such as illustrated on your list.
remember that there are apparently two levels of social
organization within a tribe like the Hunkpapa. First,
there are the tiyospaye, which are a group of smaller
family bands (wicotipi). Tiyospaye were originally defined
by their own hunting grounds; wicotipi were more often
groups of closely related family members. Once the Hunkpapa
and the other Lakota tribes were forced onto reservations,
the distinction between tiyospaye and wicotipi appears
to have disappeared and they became essentially the same.
trying to reconstruct the original Lakota political structure,
it is important to know whether the name of a "band"
is a tiyospaye or a wicotipi. For example, one of the
major Oglala tiyospaye were the Kiyuksa or Cut Off band,
which consisted of a number of small family groups such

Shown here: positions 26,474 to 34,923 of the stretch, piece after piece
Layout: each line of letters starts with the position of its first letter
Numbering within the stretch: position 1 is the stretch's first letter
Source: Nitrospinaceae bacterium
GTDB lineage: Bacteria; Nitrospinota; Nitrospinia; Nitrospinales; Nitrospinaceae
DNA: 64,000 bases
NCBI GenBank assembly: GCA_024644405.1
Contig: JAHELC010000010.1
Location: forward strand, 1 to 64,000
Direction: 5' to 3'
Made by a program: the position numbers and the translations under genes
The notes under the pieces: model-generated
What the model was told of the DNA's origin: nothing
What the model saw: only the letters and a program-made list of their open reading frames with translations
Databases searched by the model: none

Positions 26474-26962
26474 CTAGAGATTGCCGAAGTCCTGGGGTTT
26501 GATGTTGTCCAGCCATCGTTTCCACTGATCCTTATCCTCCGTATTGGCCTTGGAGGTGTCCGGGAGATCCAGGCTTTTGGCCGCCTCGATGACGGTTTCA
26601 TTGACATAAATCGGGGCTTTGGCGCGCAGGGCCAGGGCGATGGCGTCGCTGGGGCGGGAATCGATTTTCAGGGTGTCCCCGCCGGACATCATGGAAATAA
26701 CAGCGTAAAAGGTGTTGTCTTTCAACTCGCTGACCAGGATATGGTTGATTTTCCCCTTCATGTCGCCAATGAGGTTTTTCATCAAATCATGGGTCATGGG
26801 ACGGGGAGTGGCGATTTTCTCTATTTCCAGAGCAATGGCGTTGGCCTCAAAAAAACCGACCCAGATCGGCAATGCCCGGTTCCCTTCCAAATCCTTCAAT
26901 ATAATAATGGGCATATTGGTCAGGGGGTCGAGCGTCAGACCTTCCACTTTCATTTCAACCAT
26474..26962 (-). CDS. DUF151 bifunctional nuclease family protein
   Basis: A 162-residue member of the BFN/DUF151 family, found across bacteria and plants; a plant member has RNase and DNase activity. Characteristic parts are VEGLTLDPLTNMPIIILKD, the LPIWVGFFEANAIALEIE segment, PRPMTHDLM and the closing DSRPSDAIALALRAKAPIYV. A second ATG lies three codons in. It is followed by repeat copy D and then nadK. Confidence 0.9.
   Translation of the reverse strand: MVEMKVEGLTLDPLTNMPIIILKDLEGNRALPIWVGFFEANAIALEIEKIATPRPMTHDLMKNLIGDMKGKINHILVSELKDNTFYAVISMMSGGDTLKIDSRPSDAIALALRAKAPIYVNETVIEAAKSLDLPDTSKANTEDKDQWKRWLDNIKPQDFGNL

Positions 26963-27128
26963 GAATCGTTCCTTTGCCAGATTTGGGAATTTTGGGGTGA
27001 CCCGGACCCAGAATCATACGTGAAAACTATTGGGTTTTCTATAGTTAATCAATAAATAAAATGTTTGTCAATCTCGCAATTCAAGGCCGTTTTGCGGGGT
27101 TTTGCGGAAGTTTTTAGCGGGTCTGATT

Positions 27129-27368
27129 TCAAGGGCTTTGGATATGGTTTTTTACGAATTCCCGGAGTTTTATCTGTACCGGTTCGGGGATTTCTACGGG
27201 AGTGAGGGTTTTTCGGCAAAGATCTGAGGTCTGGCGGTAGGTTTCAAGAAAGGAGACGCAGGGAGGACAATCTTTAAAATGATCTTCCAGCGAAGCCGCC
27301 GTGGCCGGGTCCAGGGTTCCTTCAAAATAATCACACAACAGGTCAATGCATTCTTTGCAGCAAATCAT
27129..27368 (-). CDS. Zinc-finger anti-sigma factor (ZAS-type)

as the Kuinyan, built around the family of Little Wound.
— Ephriam Dickson
September 1876, the following Hunkpapa bands were recorded
at the Standing Rock Agency:
Hawk -- 15 lodges (95 people)
Bears Rib -- 4 lodges (30 people)
Running Antelope -- 13 lodges (75 people)
Iron Horn -- 3 lodges (20 people)
Belly Fat -- 6 lodges (40 people)
Long Soldier -- 4 lodges (25 people)
Medicine Man -- 7 lodges (46 people)
White Eye -- 4 lodges (26 people)
Bad Hand -- 7 lodges (40 people)
Black Bird -- 3 lodges (20 people)
Red Horse -- 10 lodges (65 people)
— Ephriam Dickson
did find this information online at a genealogical site
that talks about the Hunkpapa divisions:
will quote here the information that specifically deals
with the Hunkpapa band names:
subdivisions as given by J. O. Dorsey are:
(8) Wakan, and
(Smithson. Rep. 1850, 141, 1851) mentions the following
medicine-man band (Wakan),
Half breechclout people (Chegnakeokisela),
Fresh meat necklace people (Talonapin),
Sleepy Kettle band (Cheokhba),
Sore backs (Chankaokhan),